3. Keep leashes on. Never let your Grey and the new dog go without leashes during this first meeting. Even if they seem to be getting along, you should make sure to keep them under control with leashes.
4. Walk them together. A side-by-side walk back to your home can be a great first experience to help your Grey get used to the other dog (and vice versa). You can even give them a tour of the yard or property before going inside.
5. Let your Grey lead the way. When you are ready to bring the new dog inside, make sure to let your Grey lead the way. Let them enter the house first, and make sure that things progress smoothly once inside.
It’s a good idea to supervise your Grey and the new dog during their first few weeks together. Separating them at night can help keep aggression down and promote a smooth transition.
Are Greyhounds Aggressive?
The good news is that Greyhounds are usually not aggressive. The breed does not have a reputation for aggression. Calm and docile Greyhounds are the norm.
However, like all dogs, Greyhounds can show signs of aggression as a response to fear or stress.
The usually laid-back Greyhound may become agitated if they have been mistreated in the past, or if they are sensitive to sounds or sudden movement.
Each dog is different, as with all behaviors.
However, Greyhounds are generally cool and collected, and even snobbish at times. They rarely become aggressive, even in the presence of other dogs.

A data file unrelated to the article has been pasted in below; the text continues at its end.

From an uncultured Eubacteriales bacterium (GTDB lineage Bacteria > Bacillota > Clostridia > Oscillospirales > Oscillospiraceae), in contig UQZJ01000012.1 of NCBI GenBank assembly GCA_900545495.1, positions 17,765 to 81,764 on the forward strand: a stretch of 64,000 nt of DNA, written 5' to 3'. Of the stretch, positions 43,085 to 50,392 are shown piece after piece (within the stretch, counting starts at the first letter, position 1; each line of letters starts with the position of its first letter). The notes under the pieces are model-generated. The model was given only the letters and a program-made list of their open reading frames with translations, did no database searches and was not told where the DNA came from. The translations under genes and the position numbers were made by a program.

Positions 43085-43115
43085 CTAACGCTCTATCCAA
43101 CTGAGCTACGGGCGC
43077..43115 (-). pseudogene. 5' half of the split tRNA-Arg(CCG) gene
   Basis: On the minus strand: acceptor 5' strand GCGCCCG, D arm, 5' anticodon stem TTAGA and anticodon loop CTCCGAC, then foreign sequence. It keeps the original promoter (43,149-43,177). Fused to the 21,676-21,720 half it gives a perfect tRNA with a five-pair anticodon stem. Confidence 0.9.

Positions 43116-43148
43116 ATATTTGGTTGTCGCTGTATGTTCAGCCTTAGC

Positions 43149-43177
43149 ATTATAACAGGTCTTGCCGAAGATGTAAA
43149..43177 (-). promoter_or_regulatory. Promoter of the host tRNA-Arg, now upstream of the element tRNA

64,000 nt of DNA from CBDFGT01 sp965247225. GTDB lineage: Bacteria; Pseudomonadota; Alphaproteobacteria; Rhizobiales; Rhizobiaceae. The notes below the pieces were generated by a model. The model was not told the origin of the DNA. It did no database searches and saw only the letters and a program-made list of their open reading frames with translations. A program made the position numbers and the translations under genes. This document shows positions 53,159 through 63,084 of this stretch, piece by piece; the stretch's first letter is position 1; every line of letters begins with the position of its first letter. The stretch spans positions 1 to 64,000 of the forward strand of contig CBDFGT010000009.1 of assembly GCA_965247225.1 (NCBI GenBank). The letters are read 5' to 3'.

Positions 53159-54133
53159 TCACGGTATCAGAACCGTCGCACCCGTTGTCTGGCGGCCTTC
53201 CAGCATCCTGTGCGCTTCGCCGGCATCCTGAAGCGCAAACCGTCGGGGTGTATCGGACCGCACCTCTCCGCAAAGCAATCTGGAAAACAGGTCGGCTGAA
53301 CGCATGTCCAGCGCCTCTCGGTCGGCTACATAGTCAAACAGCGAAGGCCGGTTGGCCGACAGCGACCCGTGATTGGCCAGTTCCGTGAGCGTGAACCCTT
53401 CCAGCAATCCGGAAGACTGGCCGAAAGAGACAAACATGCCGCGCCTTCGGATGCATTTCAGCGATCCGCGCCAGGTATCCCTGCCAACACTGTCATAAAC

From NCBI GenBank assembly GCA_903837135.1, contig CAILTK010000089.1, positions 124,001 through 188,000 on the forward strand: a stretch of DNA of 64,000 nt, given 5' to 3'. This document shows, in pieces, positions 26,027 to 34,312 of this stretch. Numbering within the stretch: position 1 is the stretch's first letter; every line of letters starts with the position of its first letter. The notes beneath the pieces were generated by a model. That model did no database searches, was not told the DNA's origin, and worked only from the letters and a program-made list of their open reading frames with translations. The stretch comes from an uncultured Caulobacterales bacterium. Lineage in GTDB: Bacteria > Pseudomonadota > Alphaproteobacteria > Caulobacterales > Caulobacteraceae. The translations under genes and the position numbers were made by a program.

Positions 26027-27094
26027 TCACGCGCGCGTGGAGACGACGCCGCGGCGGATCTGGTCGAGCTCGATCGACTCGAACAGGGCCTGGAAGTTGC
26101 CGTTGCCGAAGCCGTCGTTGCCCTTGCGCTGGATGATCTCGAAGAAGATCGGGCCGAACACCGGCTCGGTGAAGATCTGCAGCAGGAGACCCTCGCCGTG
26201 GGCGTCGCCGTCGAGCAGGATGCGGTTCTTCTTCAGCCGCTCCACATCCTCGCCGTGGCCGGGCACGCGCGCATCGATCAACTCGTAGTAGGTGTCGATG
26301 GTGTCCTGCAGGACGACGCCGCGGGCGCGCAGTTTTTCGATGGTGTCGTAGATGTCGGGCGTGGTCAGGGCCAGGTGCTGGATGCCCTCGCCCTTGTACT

Do Greyhounds Get Jealous?
Greyhounds, like most dogs, can get jealous if you bring home another dog. The following ‘tells’ indicate that your Grey is feeling a little jealous or left out.
- Pushy behavior, such as squeezing between you and the new dog or putting themselves into your space when you aren’t paying attention.
- Aggression, including attacking, growling, biting, snapping, and more towards you or the new dog.
- Acting out in other ways. They might get into the trash, go to the bathroom in the house, or perform other behaviors they’ve been trained out of.
- Snobbish behavior is unique to Greyhound jealousy. Greyhounds may behave as though they are ‘above’ other breeds.
To combat this jealousy, get your Grey involved. Whenever you do something with the new dog, make sure to include your Greyhound.
Give them treats at the same time and show them equal attention when you interact with the new dog.
Other trainers suggest building positive associations for your Grey.